Thomas Hardcastle, the builder of Castle Hall, was a prominent member of a family long active in county and state affairs. He built a house commensurate with his his social position. Castle Hall is not only a large, solidly built brick house, but also a well proportioned and finely detailed structure. The decorative changes in the bond of the brickwork, the masonry lintels over the first floor windows, and the Chippendale porch on the main facade are details that give a clear feeling of elegance. The unusually large size of the kitchen wing, at one time detached or connected to the main block by a colonnade, is a further reflection of Hardcastle's wealth.
An additional explanation for the fine detailing of Castle Hall's front facade may be that Thomas Hardcastle was a "master builder." He was also a planter, although on the several deeds he was granted, he is designated as "Gentleman." He received considerable acreage at his father's death but Castle Hall was built on 12681/2 acres he bought himself between 1778 and 1783. He surveyed these holdings in 1791 and named the estate "Golden Bottom". The extent of Hardcastle's acreage made him one of Maryland's largest landholders in the mid-1780's.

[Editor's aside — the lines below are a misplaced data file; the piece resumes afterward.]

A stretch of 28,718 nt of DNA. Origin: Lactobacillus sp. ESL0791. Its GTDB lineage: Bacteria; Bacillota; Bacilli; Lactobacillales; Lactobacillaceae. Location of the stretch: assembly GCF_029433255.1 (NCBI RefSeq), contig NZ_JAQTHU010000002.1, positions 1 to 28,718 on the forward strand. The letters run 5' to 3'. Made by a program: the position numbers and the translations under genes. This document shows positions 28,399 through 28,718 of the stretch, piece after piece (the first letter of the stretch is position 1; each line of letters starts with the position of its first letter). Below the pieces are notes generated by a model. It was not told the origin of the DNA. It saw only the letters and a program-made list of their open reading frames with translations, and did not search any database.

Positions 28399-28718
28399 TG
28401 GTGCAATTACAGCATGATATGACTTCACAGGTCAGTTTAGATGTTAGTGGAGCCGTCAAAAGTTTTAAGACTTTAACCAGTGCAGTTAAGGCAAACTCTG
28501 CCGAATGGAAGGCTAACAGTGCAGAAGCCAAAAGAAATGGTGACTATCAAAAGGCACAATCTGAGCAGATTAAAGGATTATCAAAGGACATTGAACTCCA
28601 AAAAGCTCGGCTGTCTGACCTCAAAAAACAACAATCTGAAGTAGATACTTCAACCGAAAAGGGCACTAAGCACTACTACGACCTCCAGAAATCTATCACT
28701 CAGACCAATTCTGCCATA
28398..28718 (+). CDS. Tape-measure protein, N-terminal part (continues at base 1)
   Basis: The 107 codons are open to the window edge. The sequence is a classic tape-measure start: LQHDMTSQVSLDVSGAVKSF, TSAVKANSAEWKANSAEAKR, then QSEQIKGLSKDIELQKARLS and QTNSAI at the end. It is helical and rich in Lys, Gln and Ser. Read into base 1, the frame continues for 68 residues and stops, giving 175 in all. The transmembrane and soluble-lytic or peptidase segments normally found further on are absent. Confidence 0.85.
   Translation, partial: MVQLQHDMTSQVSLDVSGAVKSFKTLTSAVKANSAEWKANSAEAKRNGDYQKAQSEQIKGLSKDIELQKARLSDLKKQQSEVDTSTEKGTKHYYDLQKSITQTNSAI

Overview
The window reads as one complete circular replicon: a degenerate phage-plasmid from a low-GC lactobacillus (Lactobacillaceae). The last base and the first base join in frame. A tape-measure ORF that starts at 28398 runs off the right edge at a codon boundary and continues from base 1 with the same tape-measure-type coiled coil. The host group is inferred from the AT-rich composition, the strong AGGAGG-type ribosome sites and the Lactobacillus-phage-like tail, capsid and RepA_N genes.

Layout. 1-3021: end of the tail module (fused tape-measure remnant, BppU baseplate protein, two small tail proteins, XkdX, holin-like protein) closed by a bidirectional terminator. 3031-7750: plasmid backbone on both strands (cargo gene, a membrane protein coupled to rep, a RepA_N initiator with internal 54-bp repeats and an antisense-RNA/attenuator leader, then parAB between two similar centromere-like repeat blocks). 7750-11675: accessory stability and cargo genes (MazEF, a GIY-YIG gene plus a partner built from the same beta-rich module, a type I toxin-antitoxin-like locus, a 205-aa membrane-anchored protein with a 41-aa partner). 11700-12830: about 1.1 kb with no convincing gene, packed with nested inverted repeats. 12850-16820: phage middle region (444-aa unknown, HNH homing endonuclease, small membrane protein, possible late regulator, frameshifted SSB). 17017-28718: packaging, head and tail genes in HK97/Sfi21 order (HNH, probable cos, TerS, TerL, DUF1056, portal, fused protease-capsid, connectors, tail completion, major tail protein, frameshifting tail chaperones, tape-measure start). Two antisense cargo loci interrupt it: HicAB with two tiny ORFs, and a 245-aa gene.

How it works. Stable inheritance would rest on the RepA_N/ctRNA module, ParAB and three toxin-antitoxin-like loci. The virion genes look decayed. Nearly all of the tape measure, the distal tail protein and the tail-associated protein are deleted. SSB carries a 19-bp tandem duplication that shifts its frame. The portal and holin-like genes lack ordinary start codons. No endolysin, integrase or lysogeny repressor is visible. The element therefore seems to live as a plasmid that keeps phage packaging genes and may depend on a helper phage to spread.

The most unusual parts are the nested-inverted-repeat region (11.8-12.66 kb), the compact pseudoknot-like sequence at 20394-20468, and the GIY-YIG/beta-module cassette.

Hardcastle was an energetic participant in local affairs during the revolutionary era and the several decades that followed. During the Revolution, he was a member of the Caroline Committee of Safety, the body empowered to raise troops in the county. In 1776, he was elected quartermaster of the West Battalion of the Caroline County troops. A year later, he and three others were appointed by the County Court to determine a place of meeting for that body. He served as a Justice of the County Court, and as a member of a board of trustees appointed to establish an almshouse in 1788.
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